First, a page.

• S&P500: $910 … not bad! Of course, this is just on average, you have to be willing to ride out the up and down years too.

  • Savings account: a whopping $13. Imagine that, $13 for getting to use your $13K for a year! And since we use a fractional reserve banking system, most banks are actually turning around and lending out around 90% of that $13K! If they charge an average interest rate of 5% then they’re making $585 in revenue using your $13K and only sharing $13 of that revenue with you!

The money invested is still yours. If you need to sell, again stock trades for example settle in 3 days, so you can still access that money quite quickly if you need it.

If you need to pay faster than that you can simply use a credit card and you won’t need to pay until the next billing cycle. Plus, you get points with most credit cards (which is why, like many people, I run as many of expenses through a card as I can even though I don’t need to, I just pay in full every month).

You can also set an SBLOC or a margin loan, which is where you pledge your investments as collateral and get a line of credit in return. You then have an additional layer of liquidity to access your cash at low rates if you want to defer paying even longer.

Closing thought: is today the day you make a change?

Are you really still wondering … how many savings accounts should I have?

Savings accounts are great for banks and terrible for you. It gives banks the capital they need to use to turn around and lend out. Meanwhile, they pay you pennies. You can easily invest your money instead and still have plenty of access to liquidity if you need it.

Editor's Note:

At Personal Finance Guru, we want to help you maximize your lifestyle through personal finance. You can trust the integrity of our independent financial advice. Our opinions are our own and have not been provided, reviewed, approved, or endorsed by any advertiser or financial product provider. To support and grow the site, however, we may receive compensation from the issuers of some products.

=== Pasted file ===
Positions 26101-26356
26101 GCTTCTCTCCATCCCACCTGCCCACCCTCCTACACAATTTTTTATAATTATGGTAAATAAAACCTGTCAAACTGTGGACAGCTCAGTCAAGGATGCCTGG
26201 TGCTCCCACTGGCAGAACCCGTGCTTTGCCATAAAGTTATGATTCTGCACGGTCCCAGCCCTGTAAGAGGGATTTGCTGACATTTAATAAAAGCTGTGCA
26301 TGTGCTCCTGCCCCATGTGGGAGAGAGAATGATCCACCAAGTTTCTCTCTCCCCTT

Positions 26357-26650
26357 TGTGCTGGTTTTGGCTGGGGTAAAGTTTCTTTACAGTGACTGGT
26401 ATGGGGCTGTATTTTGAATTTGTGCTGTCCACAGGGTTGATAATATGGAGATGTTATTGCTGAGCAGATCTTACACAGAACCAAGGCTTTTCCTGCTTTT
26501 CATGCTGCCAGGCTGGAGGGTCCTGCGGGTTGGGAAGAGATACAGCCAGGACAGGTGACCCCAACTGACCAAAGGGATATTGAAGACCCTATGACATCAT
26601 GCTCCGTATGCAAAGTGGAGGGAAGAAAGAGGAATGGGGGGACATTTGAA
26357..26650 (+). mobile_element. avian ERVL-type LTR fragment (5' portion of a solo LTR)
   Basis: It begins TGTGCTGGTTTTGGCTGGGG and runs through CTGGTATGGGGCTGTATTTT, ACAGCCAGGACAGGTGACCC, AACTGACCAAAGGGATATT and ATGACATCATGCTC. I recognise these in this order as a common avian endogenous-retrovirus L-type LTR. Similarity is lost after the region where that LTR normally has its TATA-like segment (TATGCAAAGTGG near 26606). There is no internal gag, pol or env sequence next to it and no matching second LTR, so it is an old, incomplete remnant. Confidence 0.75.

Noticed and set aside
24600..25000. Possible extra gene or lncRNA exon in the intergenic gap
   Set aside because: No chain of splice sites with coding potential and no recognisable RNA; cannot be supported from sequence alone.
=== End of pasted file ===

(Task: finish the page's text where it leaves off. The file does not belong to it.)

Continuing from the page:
Meet the Author:

Cody Beecham

Cody Beecham

Founder/Owner/Editor/Author

Cody is the founder and owner of Personal Finance Guru. His day job is as a management consultant at one of the Top 3 firms (think Mckinsey, Bain), where he advises Fortune 500 C-suite clients on their most important and pressing business problems. He completed his business education at Harvard Business School. 

After seeing the lack of personal finance education for regular people, Cody started the website with the mission to provide everyone access to information that will help them achieve their financial goals.

Cody approaches personal finance from a maximalist perspective, shunning typical advice around simply not buying a cup of coffee instead of more effective methods like investing in yourself to quickly grow your income. 

He believes in saving money and investing for the future, but he also knows that you need to enjoy life today. That’s why Cody approaches money with a sense of humor and a positive attitude. He knows that if you’re not having fun while you’re growing your wealth, then what’s the point?

Cody approaches life with the same gusto that he brings to personal finance. He loves to travel and experience new cultures, and he is an avid reader and learner. He also enjoys playing sports (especially tennis) and spending time with his family and friends.